Wednesday, April 23, 2014

New Article Argues that Hospitals Denying Employment to Smokers is Not Consistent with Principles of Medicine

In an article published online ahead of print in Academic Medicine, physicians Thomas Huddle, Stefan Kertesz, and Ryan Nash argue that policies by which hospitals or health care systems deny employment to smokers are inconsistent with the traditional values of medicine.

(See: Huddle T, Kertesz S, Nash R. Health care institutions should not exclude smokers from employment. Academic Medicine 2014; 89.)

Here is the crux of their argument:

"We suggest that smoker ban proponents are mistaken when they maintain that smoker bans in health care institutions uphold professional norms in those institutions. Health care workers are expected to foster their patients’ healthy behaviors through respectful alliances with them, a posture articulated in the study of motivational interviewing. But health does not stand above care among the norms of medical practice; in fact, the latter is more important. Health care workers exemplify an ethic of care, including care for those whose ill health might be their own doing. Although there may be a case for having patients “take responsibility” for their health at the level of purchasing insurance, we do not consider individuals’ responsibility for their illnesses as disqualifying them from receiving care. Nor should we. This stance, which does not allow a person’s bad choices to influence our responses to his or her needs, is utterly at odds with employee smoker bans, which assign the moral status of the activity to the actor and label both as unwelcome. These bans reflect a moralization of health, characteristic of late-20th-century middle and upper class life, in which virtuous health behaviors serve as a marker for a “secular state of grace.” Whatever the merits of this moralization, its manifestation in smoker bans seems incompatible with mercy, charity, and even—insofar as such bans diminish the employment prospects of the poor—with social justice."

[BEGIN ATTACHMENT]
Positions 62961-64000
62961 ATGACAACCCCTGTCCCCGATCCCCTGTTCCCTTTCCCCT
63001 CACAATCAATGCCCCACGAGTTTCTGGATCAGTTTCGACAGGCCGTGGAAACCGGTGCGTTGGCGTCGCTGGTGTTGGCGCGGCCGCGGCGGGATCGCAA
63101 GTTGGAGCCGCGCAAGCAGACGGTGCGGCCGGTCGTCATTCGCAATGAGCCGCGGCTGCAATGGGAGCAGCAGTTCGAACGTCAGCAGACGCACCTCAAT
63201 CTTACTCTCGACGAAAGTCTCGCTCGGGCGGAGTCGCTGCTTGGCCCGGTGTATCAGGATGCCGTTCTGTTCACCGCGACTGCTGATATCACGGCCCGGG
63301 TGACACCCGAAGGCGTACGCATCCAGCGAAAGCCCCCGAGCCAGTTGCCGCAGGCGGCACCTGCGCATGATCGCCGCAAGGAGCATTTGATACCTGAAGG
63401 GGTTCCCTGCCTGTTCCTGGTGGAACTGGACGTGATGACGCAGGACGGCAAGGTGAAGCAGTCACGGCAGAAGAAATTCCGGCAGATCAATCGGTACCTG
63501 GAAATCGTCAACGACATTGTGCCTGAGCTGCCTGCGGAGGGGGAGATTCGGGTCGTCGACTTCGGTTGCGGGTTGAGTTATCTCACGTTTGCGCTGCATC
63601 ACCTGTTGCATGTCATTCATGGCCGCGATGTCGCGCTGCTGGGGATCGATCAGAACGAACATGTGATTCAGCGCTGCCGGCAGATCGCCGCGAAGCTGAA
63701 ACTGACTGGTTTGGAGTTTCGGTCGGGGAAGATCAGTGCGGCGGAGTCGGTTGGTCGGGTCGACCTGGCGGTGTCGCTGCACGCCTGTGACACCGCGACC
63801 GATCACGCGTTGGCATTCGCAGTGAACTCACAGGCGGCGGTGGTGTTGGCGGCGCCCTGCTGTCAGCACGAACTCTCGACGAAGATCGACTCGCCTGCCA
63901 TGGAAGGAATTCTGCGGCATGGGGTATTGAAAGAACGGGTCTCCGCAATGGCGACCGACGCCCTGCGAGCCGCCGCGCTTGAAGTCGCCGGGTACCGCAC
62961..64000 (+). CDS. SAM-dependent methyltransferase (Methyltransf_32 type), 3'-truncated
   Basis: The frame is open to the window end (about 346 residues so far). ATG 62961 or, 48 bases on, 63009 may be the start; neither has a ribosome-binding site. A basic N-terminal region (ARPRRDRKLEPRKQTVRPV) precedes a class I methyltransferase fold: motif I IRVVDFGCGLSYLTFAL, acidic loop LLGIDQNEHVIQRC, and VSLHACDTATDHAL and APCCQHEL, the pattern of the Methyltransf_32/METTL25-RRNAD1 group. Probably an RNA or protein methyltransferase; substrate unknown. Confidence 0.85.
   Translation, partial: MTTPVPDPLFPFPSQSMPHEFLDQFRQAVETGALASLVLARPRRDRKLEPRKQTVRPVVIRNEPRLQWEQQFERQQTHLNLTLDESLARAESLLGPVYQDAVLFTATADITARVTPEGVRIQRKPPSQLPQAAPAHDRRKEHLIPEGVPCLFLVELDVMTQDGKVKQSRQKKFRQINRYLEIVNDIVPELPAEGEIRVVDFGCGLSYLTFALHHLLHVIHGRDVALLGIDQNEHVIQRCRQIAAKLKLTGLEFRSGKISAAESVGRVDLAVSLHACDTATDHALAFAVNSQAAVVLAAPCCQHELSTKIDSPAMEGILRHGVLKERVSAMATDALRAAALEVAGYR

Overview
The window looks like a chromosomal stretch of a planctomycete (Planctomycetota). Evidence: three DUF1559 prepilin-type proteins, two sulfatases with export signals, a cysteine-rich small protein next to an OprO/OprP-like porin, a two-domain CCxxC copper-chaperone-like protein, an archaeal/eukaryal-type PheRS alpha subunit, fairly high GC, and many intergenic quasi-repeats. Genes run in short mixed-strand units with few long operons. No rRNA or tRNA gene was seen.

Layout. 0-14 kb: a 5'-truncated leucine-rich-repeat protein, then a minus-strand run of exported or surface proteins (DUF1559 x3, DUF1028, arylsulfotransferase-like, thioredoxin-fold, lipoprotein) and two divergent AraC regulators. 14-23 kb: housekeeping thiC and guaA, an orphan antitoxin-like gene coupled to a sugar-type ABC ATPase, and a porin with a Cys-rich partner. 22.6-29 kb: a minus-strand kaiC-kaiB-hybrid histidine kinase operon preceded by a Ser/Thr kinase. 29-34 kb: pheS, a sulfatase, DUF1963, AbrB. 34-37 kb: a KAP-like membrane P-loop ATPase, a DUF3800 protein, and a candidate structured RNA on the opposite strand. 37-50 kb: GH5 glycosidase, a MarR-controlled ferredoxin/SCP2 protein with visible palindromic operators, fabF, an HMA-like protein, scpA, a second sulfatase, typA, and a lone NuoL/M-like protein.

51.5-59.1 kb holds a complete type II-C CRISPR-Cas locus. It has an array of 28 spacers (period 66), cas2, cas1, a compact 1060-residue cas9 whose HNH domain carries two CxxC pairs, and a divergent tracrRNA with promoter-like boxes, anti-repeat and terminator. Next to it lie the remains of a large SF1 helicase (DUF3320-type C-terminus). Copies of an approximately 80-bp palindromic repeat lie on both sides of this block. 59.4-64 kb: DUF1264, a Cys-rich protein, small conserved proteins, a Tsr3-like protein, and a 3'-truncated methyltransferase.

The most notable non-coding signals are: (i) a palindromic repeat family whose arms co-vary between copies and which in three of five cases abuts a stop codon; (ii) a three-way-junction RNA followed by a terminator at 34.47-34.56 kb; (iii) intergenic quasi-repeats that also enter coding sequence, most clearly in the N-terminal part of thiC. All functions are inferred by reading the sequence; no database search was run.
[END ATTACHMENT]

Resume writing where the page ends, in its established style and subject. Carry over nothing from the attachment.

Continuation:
The article concludes:

"In the case of smokers, health care institutions ought to hire them freely and then encourage them to quit smoking. The message actually conveyed by an employee smoker ban to smokers is unlikely to be one of an affirmation of health; it is far more likely to be received as a personal affront or rejection. Such a message is incompatible with who we are as physicians and health care professionals. We believe that an institutional identity allied to the profession of medicine should be sufficient to rule out employee smoker bans for such institutions."

The Rest of the Story

The authors of this important and sentinel piece provide a cogent argument against smoker hiring bans. They compellingly argue that such bans violate the values and principles of medicine itself, by which care is provided to all who seek it, and moral status is not conveyed on the basis of health status or behavior.

Indeed, the moralization of health is a disturbing trend and is perhaps the greatest threat posed by workplace smoker bans.

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